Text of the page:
Coral bleaching is currently underway in the Florida Keys, highlighting the real-time impact that warmer ocean temperatures are having on reefs. Corals can recover from bleaching if the waters cool down within a few weeks, but mortality usually ensues if corals remain bleached longer than a month or two.
Ilsa B. Kuffner, Barbara H. Lidz, J. Harold Hudson, Jeffrey S. Anderson. A Century of Ocean Warming on Florida Keys Coral Reefs: Historic In Situ Observations. Estuaries and Coasts, 2014; DOI: 10.1007/s12237-014-9875-5
Posted by Jenny Griffin
In a world warmed by rising atmospheric greenhouse gas concentrations, precipitation patterns are going to change because of two factors: one, warmer air can hold more water; and two, changing atmospheric circulation patterns will shift where rain falls. According to previous model research, mid- to high-latitude precipitation is expected to increase by as much as 50%. Yet the reasons why models predict this are hard to tease out.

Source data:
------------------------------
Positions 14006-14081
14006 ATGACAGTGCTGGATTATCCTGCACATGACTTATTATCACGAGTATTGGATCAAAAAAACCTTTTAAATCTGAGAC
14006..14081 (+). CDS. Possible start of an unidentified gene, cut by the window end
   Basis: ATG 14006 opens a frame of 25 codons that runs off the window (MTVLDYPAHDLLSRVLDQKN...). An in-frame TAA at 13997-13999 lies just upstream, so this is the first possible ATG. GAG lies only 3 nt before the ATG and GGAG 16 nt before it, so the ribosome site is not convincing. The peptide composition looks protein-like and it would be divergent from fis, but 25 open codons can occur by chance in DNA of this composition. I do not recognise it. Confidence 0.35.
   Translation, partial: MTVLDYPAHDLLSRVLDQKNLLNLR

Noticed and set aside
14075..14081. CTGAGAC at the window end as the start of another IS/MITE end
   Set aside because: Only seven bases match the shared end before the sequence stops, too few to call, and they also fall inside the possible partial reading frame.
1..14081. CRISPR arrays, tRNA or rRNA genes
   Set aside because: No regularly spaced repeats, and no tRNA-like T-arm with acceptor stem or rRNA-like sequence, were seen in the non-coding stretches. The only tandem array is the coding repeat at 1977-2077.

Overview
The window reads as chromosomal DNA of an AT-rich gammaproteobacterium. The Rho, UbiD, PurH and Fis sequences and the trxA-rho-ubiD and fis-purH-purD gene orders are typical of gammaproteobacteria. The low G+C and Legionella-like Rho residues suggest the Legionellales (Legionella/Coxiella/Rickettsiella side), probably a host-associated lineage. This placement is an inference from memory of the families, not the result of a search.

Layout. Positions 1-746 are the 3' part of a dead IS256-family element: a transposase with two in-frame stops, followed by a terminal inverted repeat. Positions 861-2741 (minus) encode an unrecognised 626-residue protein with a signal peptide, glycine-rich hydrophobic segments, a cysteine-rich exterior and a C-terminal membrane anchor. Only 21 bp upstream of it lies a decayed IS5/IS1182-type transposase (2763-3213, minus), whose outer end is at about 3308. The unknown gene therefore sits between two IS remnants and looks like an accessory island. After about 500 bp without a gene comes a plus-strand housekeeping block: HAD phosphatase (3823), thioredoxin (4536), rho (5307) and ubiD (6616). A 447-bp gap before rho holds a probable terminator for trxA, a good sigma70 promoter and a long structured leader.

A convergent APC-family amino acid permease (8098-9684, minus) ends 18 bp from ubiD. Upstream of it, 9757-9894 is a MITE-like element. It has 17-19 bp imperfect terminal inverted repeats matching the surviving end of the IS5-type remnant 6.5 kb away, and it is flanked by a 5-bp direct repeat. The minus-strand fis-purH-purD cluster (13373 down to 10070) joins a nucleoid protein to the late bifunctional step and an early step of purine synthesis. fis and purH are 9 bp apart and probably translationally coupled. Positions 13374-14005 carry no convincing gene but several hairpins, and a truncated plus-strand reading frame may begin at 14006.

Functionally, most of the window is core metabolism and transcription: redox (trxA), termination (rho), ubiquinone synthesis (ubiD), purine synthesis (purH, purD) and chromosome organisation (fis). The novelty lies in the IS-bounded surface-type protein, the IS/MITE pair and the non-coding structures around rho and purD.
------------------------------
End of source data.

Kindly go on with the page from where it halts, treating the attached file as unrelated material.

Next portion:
Using a series of highly idealized model runs, Lu et al. found that ocean warming should cause atmospheric precipitation bands to shift toward the poles. The changes in atmospheric circulation brought on by a warming ocean should cause an increase in the intensity and frequency of extreme precipitation events at mid- and high-latitudes, and a reduction in the same near the equator. The changes would mean that, for high-latitude regions, now-rare storms would become much more common.
The authors tested the effect of ocean warming on atmospheric circulation and precipitation using a highly idealized "aquaplanet" model, a representation of the Earth that was just sea and sky, but no land. They ran the model at a range of spatial resolutions and found that the changes in precipitation that stem from changing circulation patterns may possibly outweigh changes that derive from other factors.